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dc.contributor.advisorLindrooth, Richard
dc.contributor.advisorTung, Gregory J.
dc.contributor.authorSantos, Tatiane
dc.contributor.committeememberAdams, Jimi
dc.contributor.committeememberLee, Shoou-Yih D.
dc.contributor.committeememberEast, Chloe
dc.date.accessioned2020-01-14T15:44:31Z
dc.date.available2020-01-14T15:44:31Z
dc.date.submitted2020
dc.descriptionIncludes bibliographical references.
dc.descriptionFall
dc.description.abstractNonprofit hospitals (NFP) must provide certain types of community benefit (CB) in order to keep their tax-exempt status. The IRS reported that NFPs spent over $60 billion on CB activities in 2011. NFPs have dedicated most of their CB dollars to charity care. Section 9007 of the ACA falls under IRS CB regulation and is a promising regulatory approach to steer NFPs towards providing community health activities that fall outside its acute care focus. It required NFPs to submit a triennial community health needs assessment and an implementation strategy. A few states leverage Section 9007 to encourage collaboration between NFPs and local health departments (LHD). New York is the only state that has required NFPs and LHD to collaborate in local health planning. Despite this trend in which states either require or encourage NFPs and LHDs to collaborate, there is little evidence of the impact of collaboration on NFP CB spending and community health outcomes. Leveraging the implementation of Section 9007 and the NY requirement, we estimated difference-in-differences specifications which compared the change in the study’s two main outcomes (population health spending and drug-induced mortality) pre and post policy implementation. We also used random effects regression models to understand the association between community social capital and drug-induced mortality. We found that NFP-LHD collaboration was associated with an incremental increase in population health spending of approximately $260,000 per NFF. We also found that NPF-LHD collaboration in local health planning led to an incremental decrease in drug-induced mortality of approximately 4 deaths per 100,000 residents. Finally, we did not find strong evidence that LHD social capital was associated with mortality and intermediate outcomes. The CB requirement for NFPs presents an opportunity to increase NPF collaboration with LHDs to improve population health. Some states have recognized the potential benefits of NPF-LHD collaboration and have implemented policies to require collaboration. New York was the first state to require this type of collaboration and our study results suggest that it can lead to increased population health investment by NPFs and improved community health outcomes.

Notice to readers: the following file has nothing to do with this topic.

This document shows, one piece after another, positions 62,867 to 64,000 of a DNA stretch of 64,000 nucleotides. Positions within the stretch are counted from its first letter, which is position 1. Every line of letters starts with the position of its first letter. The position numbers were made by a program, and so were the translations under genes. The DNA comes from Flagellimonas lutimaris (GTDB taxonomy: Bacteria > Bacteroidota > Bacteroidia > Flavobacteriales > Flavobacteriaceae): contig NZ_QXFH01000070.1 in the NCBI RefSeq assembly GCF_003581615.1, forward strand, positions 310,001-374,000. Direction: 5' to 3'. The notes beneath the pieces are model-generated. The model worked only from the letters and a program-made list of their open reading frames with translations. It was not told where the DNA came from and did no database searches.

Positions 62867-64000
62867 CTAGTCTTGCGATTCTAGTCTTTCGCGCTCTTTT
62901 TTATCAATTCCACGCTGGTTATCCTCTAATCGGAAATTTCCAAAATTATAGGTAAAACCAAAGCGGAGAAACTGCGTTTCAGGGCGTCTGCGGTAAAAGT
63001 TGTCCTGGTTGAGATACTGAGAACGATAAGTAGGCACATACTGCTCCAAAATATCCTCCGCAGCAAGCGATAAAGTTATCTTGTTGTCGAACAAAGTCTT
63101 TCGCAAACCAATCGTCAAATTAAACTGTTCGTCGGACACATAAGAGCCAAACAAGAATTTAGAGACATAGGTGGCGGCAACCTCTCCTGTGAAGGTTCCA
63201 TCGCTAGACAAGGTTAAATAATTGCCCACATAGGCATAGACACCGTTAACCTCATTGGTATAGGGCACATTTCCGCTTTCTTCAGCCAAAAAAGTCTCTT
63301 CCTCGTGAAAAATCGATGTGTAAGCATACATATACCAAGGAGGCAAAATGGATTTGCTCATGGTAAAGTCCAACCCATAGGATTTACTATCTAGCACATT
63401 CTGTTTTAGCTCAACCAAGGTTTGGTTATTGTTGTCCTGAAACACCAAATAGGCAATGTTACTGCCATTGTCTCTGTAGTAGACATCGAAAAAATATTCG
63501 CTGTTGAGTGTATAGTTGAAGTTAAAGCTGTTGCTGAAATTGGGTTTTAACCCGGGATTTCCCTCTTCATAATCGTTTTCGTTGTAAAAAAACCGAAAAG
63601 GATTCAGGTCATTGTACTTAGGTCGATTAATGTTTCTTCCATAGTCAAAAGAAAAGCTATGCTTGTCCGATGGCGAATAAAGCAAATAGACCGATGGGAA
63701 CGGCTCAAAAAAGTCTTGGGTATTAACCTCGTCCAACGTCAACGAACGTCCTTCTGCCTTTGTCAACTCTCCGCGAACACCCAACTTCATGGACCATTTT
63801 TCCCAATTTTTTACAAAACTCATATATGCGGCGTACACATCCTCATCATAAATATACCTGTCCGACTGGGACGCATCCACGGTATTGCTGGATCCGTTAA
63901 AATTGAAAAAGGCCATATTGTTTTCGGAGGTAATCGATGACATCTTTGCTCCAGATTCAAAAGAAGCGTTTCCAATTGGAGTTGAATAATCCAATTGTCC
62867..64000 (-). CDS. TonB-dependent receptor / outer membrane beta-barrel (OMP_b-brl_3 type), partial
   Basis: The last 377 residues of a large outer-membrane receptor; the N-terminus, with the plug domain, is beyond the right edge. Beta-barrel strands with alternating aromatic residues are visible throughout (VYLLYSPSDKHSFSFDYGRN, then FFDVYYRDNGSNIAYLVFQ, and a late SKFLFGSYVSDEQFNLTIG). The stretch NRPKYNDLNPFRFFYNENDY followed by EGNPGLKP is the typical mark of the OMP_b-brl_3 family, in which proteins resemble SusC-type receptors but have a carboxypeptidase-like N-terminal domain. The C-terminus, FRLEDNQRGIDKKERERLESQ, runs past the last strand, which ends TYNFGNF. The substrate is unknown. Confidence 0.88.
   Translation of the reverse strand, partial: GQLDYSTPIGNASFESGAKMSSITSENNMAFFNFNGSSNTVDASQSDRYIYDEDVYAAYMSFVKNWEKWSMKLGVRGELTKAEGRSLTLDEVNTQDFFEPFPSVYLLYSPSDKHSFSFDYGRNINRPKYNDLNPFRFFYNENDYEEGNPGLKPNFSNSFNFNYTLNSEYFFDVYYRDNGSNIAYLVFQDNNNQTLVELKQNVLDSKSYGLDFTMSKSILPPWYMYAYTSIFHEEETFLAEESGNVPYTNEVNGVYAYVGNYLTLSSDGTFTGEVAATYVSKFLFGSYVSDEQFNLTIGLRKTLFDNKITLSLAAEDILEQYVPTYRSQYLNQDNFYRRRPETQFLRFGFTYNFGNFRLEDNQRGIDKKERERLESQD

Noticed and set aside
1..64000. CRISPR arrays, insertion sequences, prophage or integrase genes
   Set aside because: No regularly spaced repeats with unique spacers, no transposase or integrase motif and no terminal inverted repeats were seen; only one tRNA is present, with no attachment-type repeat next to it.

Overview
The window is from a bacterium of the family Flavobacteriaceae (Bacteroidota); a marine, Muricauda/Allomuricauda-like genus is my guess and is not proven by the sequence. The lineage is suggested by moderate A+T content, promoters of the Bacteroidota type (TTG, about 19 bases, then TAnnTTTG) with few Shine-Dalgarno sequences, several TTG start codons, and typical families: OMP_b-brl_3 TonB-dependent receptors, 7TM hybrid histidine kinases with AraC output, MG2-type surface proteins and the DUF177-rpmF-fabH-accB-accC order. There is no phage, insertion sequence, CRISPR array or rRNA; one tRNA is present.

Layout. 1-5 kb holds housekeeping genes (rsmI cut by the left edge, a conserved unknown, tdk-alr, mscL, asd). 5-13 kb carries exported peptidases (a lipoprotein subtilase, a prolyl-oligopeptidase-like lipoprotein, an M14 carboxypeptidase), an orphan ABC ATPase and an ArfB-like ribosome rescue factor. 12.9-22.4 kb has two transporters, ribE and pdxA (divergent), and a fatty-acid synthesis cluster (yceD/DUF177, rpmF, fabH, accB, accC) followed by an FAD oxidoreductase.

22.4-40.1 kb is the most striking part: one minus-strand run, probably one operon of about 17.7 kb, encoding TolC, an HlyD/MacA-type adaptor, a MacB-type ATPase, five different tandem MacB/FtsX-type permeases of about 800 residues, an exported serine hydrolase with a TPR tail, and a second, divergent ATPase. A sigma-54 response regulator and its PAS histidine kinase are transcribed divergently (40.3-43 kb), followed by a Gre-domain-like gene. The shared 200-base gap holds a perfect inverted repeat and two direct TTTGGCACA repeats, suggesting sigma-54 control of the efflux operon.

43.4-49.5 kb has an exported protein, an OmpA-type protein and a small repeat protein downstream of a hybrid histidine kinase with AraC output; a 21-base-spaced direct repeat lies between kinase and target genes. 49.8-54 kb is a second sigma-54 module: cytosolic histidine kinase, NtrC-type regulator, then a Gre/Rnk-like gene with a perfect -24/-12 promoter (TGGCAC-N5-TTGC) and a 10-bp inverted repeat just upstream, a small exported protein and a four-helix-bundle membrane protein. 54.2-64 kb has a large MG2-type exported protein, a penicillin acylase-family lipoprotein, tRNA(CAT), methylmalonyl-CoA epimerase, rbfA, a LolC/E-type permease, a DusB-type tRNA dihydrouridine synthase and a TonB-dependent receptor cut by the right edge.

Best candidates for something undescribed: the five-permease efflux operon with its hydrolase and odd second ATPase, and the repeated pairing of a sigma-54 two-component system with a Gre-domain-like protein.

dc.identifierSantos_ucdenveramc_1639D_10700.pdf
dc.identifier.urihttps://hdl.handle.net/10968/4779
dc.languageEnglish
dc.publisherUniversity of Colorado at Denver, Anschutz Medical Campus. Health Sciences Library
dc.rightsCopyright of the original work is retained by the author.
dc.subjectcommunity benefit
dc.subjectlocal health department
dc.subjectnonprofit hospital
dc.subject.meshCommunity Health Services
dc.subject.meshPopulation Health
dc.subject.meshHealth Care Reform
dc.subject.meshPatient Protection and Affordable Care Act
dc.titleIs collaboration between nonprofit hospitals and local health departments effective? An analysis of hospital community benefit activities
dc.typeThesis
thesis.degree.disciplineHealth Services Research, Policy & Administration
thesis.degree.grantorUniversity of Colorado at Denver, Anschutz Medical Campus
thesis.degree.levelDoctoral
thesis.degree.nameDoctor of Philosophy (Ph.D.)


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